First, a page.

Looking at my theater-going calendar for the month of September, an odd happenstance occurred to me: September is probably the first time in my life that I’ve seen three shows in a row that had all-female casts. And I don’t mean a one-woman show or a two-hander. Like, four or more women making up a full-sized cast.
Steel Magnolias at Second Space (I see it every week as I’m an understudy).
Real Women Have Curves at Selma Arts Center.
And Friday I will see The Wolves at Fresno State University Theater.
I actually checked my calendar to see if I could squeeze in Dixie Swim Club at the Ice House in Visalia just so I could say I rounded it out with the fourth. (Unfortunately, no.)
Four all-female shows on in the area within a month of each other. It seems such a strange anomaly, yet one I hope to see repeated a bit more often. A quick google search shows that there are apparently oodles of all-female plays out there. The Dramatist Play Service finder alone lists about 40 full-length plays with a all-female casts and 4 or more parts. (The largest cast is, of course, The Women.)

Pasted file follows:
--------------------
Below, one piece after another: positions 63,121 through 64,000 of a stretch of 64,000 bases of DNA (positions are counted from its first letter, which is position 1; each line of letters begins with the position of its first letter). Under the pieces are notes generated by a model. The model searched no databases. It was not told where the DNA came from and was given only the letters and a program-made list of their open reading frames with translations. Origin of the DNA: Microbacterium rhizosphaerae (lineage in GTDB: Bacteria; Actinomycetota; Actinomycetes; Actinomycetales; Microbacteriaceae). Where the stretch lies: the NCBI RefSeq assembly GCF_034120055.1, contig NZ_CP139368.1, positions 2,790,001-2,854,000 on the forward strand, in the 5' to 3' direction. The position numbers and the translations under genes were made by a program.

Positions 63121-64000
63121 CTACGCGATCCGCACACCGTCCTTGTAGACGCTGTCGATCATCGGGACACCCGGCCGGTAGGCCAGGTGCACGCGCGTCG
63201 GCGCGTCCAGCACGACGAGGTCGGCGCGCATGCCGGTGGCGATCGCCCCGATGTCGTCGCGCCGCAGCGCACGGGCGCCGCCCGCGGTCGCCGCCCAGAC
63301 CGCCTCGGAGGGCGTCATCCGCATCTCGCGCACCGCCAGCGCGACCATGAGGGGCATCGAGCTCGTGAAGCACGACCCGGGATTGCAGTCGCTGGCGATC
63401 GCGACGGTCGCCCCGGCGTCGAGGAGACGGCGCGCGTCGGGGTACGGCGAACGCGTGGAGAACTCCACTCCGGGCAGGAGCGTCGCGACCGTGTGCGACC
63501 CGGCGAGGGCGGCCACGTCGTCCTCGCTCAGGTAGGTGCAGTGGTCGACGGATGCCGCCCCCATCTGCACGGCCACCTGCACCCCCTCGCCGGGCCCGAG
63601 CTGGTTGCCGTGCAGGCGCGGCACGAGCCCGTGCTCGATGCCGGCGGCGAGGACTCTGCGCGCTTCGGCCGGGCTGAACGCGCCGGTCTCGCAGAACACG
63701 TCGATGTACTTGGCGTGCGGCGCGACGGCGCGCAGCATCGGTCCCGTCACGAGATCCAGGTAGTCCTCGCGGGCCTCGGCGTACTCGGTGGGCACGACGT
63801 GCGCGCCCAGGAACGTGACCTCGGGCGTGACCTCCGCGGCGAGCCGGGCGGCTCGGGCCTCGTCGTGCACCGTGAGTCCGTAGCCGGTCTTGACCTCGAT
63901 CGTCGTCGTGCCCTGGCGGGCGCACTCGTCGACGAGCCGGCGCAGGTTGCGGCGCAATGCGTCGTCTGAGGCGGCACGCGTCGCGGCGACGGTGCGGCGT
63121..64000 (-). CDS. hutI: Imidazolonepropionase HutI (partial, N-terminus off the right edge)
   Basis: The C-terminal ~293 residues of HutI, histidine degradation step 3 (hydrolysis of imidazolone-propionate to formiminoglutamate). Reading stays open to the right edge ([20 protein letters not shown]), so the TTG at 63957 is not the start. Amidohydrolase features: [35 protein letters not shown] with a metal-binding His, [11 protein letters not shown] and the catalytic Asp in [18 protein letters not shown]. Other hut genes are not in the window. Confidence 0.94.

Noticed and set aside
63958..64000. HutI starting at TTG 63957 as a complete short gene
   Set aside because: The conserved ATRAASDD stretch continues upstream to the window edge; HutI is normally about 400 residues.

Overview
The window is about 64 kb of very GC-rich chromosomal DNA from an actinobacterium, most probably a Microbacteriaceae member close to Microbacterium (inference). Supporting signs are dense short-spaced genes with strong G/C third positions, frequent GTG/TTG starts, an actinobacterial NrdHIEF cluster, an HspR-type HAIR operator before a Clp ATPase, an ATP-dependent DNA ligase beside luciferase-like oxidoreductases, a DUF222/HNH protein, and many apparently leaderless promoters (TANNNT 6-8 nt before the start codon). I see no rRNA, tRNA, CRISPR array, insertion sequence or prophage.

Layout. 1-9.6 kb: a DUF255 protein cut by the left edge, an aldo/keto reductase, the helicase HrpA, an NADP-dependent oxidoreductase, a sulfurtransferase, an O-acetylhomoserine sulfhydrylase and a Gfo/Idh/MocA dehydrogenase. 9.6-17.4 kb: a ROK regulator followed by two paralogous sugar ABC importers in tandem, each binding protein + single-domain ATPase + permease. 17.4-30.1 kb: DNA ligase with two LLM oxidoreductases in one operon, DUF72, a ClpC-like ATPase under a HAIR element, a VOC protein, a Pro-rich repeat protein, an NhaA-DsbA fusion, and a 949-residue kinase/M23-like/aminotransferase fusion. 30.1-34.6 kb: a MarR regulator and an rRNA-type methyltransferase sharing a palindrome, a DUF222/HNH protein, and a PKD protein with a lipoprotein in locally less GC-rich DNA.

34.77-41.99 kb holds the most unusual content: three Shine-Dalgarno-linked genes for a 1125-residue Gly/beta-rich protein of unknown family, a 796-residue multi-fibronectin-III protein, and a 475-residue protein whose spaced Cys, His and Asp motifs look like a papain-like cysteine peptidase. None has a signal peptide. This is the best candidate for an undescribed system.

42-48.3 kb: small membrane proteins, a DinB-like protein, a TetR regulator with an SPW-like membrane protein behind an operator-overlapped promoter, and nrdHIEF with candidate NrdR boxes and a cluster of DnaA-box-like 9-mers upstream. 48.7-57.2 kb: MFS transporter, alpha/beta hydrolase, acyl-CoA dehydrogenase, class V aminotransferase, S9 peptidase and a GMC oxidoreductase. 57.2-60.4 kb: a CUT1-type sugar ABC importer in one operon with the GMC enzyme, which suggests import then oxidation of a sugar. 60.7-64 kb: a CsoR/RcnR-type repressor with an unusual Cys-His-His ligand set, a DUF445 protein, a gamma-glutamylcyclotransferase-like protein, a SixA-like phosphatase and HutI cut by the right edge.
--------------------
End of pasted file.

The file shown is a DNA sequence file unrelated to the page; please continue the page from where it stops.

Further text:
But I guess the question becomes how many of them are very popular, very marketable, very good? I don’t know. The Wolves is one of the 25 most produced plays of the 2017-2018 year. Steel Magnolias is a such perennial favorite that even arguable knock-offs like Dixie Swim Club pull strong audiences. Real Women Have Curves stayed in rotation just enough since 1990 to warrant a 2015 update.
Looking at the lists and lists of available all-female titles, however, few have any name recognition. Punching out of the pack can be an uphill battle in the new play world, and may be even harder for all-female casts. I can think of one from the last three years, beside The Wolves, that has name recognition for me. But would it for anyone else?
The play is titled, funnily enough, Men on Boats and did gangbusters at Playwright’s Horizons in 2015. It is on the current season at ACT in San Francisco.
So, the plays are out there. They’re being written. Even produced. Finding them and taking the chance on their potential is perhaps the key. Like women themselves, all-female plays tend to be judged on their track record, not on their potential.
Anyway, it got me to wondering . . . what all-female plays are on your to-do list? Either to see, produce, or write?